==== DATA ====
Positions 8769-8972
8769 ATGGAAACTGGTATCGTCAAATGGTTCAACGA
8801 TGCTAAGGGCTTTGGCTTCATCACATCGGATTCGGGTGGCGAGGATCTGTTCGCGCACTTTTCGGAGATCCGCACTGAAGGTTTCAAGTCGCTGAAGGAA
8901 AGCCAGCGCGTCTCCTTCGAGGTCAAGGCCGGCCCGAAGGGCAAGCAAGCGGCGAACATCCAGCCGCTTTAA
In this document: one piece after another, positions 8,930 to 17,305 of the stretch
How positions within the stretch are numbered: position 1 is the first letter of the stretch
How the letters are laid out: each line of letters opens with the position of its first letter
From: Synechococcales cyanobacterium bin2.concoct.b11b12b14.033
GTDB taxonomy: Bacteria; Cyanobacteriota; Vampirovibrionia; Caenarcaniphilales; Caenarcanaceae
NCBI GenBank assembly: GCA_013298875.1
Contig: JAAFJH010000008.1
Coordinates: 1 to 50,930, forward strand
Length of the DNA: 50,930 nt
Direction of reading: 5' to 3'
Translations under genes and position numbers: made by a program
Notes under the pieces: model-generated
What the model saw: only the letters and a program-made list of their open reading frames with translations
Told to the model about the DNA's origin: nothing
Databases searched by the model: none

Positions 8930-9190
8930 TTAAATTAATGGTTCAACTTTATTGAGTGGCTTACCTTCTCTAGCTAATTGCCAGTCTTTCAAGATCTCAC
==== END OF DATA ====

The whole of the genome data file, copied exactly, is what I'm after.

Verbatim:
Positions 8769-8972
8769 ATGGAAACTGGTATCGTCAAATGGTTCAACGA
8801 TGCTAAGGGCTTTGGCTTCATCACATCGGATTCGGGTGGCGAGGATCTGTTCGCGCACTTTTCGGAGATCCGCACTGAAGGTTTCAAGTCGCTGAAGGAA
8901 AGCCAGCGCGTCTCCTTCGAGGTCAAGGCCGGCCCGAAGGGCAAGCAAGCGGCGAACATCCAGCCGCTTTAA
In this document: one piece after another, positions 8,930 to 17,305 of the stretch
How positions within the stretch are numbered: position 1 is the first letter of the stretch
How the letters are laid out: each line of letters opens with the position of its first letter
From: Synechococcales cyanobacterium bin2.concoct.b11b12b14.033
GTDB taxonomy: Bacteria; Cyanobacteriota; Vampirovibrionia; Caenarcaniphilales; Caenarcanaceae
NCBI GenBank assembly: GCA_013298875.1
Contig: JAAFJH010000008.1
Coordinates: 1 to 50,930, forward strand
Length of the DNA: 50,930 nt
Direction of reading: 5' to 3'
Translations under genes and position numbers: made by a program
Notes under the pieces: model-generated
What the model saw: only the letters and a program-made list of their open reading frames with translations
Told to the model about the DNA's origin: nothing
Databases searched by the model: none

Positions 8930-9190
8930 TTAAATTAATGGTTCAACTTTATTGAGTGGCTTACCTTCTCTAGCTAATTGCCAGTCTTTCAAGATCTCAC